Sports·The Buzzer

What we know and don't know about the curling bubble

CBC Sports' daily newsletter breaks down Curling Canada's plan to hold the 2021 Scotties, Brier and men's world championship in Calgary.

There's a lot to unpack and a lot still to figure out

Brad Gushue won the Brier last March — right before everything changed. (Sean Kilpatrick/The Canadian Press)

This is an excerpt from The Buzzer, which is CBC Sports' daily email newsletter. Stay up to speed on what's happening in sports by subscribing here.

Here's what you need to know right now from the world of sports:

Curling wants to bubble up like the NHL and NBA

The national governing body Curling Canada announced late yesterday that it wants to stage the three biggest events it's responsible for organizing this season — the Scotties Tournament of Hearts, the Brier and the men's world championship — plus a few others in a bubble environment in Calgary. Here's what we know and don't know about the plan, informed by a conversation with ace CBC Sports curling reporter Devin Heroux:

We know where. Those three big tournaments, along with the Canadian mixed doubles championship and two Grand Slam of Curling events, will take place at Canada Olympic Park. There's a facility there called the Markin MacPhail Centre that contains an Olympic-size hockey rink with 3,500 seats. The games will all be played on that ice, without fans in attendance, and will of course be broadcast on TV.

We don't know when. No firm dates were released. But, for a variety of reasons, it makes sense to keep the marquee tournaments in their traditional slots, where they were scheduled before the pandemic hit. So expect the Scotties to run Feb. 20-28, the Brier March 6-14 and the men's world championship April 3-11. In fact, the World Curling Federation announced today that the men's worlds will happen April 3-11 in Calgary, the women's world championship will remain March 20-28 in Switzerland, and the mixed doubles worlds are April 24-May 1 in a TBD location.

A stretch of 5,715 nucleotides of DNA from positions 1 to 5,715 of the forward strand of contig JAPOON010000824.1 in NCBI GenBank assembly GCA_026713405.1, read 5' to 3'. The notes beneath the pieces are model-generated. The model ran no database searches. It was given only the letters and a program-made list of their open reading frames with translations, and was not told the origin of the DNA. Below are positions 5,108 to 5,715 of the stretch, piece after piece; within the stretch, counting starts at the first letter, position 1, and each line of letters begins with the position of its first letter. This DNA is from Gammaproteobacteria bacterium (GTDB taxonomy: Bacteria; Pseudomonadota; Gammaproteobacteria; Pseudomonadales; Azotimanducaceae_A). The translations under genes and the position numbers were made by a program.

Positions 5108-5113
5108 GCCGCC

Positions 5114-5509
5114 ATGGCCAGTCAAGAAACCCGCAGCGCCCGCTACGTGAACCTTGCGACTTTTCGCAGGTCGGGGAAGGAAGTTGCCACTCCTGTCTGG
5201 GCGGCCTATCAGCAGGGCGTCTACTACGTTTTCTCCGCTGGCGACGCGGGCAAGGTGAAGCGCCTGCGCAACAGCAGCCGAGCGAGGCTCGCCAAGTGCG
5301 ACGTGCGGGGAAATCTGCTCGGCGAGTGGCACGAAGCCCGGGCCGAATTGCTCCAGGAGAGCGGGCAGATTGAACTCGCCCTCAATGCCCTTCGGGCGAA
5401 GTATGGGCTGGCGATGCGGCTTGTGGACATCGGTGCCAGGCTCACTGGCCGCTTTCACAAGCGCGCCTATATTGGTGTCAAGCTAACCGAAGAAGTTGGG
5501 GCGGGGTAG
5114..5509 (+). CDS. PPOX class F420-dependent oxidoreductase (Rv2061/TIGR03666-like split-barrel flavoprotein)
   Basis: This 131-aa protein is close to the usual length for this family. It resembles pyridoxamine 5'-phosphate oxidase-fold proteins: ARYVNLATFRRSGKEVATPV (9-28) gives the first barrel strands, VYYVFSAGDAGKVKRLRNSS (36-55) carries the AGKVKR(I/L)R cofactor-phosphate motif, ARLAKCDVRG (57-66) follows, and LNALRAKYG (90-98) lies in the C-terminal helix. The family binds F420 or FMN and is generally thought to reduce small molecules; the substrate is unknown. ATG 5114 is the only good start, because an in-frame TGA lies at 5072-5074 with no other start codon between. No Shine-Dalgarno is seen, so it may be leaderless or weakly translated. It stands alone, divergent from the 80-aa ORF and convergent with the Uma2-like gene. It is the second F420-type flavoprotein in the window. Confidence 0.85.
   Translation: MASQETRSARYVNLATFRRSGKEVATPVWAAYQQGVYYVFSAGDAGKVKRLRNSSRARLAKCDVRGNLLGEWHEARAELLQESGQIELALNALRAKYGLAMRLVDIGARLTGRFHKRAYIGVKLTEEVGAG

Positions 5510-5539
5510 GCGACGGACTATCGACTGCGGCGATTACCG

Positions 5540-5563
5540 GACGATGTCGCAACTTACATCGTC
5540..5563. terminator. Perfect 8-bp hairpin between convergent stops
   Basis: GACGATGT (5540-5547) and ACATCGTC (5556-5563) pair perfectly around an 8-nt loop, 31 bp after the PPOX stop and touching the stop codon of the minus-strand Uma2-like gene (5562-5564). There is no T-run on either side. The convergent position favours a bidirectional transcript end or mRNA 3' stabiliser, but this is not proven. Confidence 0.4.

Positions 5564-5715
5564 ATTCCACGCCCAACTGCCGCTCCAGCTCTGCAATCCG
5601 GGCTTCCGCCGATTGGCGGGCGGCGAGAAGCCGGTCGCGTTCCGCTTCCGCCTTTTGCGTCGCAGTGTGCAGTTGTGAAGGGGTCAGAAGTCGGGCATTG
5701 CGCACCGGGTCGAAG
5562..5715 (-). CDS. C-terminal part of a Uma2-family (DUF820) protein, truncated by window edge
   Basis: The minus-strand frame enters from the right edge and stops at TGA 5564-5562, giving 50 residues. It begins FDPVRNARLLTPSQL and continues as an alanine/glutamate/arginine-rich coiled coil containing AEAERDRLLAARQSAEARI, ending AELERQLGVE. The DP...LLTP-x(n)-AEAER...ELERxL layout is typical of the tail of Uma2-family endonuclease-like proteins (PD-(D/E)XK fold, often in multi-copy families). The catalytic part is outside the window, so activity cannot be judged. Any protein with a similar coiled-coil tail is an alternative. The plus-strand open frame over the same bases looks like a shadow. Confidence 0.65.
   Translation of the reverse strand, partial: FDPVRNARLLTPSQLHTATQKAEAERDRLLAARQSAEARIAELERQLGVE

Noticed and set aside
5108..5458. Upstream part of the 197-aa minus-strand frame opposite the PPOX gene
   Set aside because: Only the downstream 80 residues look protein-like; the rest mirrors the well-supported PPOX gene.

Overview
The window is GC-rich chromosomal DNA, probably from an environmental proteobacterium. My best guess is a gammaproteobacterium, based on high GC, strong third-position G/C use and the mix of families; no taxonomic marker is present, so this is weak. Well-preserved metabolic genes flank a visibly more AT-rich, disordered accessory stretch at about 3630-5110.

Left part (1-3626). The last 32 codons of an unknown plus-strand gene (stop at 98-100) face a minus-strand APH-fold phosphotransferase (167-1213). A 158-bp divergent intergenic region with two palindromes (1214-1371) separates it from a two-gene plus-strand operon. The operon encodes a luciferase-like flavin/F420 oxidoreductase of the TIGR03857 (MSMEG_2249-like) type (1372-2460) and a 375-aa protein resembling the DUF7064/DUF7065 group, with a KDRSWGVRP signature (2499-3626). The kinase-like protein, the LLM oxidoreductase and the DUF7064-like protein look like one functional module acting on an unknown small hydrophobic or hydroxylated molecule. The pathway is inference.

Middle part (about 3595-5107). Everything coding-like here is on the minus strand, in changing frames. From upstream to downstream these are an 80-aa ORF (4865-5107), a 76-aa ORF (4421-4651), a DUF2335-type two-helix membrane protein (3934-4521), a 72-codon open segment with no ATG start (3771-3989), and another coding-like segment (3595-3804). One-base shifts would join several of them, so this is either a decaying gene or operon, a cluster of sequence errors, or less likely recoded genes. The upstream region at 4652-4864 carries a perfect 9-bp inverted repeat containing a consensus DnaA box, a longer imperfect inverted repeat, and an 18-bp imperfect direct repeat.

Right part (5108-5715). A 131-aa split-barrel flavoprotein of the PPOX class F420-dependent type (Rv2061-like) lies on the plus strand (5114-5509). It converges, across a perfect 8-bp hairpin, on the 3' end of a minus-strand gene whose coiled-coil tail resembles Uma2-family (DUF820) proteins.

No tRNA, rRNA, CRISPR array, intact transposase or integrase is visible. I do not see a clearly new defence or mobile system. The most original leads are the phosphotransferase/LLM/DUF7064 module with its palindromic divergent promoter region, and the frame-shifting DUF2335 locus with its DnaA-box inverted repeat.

We don't know how. Curling Canada says it's still working with the different levels of government on health protocols, but the idea is to borrow from the successful bubbles built by the NHL and NBA last summer. Devin reported that, based on what Canadian curlers have told him, they'll have to get to the bubble at least three days before their competition begins and won't be allowed to leave until they're eliminated. Family members can't join them. It's a lot to ask in a sport where many players have other jobs or have chosen to devote their off-ice time to their families. The sheer amount of money at stake in the NHL and NBA helped those leagues summon the will to pull off their bubbles, but there's obviously much less of it in curling.

And we don't know who. Even if every curler is up for the bubble, deciding which teams get to compete could be tough. Curling Canada says it expects every province and territory to be represented at the Scotties and the Brier, as usual. But provincial/territorial curling associations are, for the most part, small-time operations that might find it too challenging to stage their qualifying tournaments this year. And some teams might opt to skip them. So it's possible that some regions simply appoint their Scotties and/or Brier reps (likely the same team they sent last year). Pretty much the only rinks you can count on being invited to Calgary at the moment are the defending champs — Brad Gushue's team for the Brier; Kerri Einarson's for the Scotties.

There's a lot to unpack here. And a lot that still needs to be figured out. Read more about the Calgary bubble plan in this story by Devin, and follow him on Twitter for the latest developments.

Breaking down the Calgary curling bubble


5 months ago
Devin Heroux is joined by six-time Scotties medallist Colleen Jones to discuss the announcement of the Calgary curling bubble. 5:34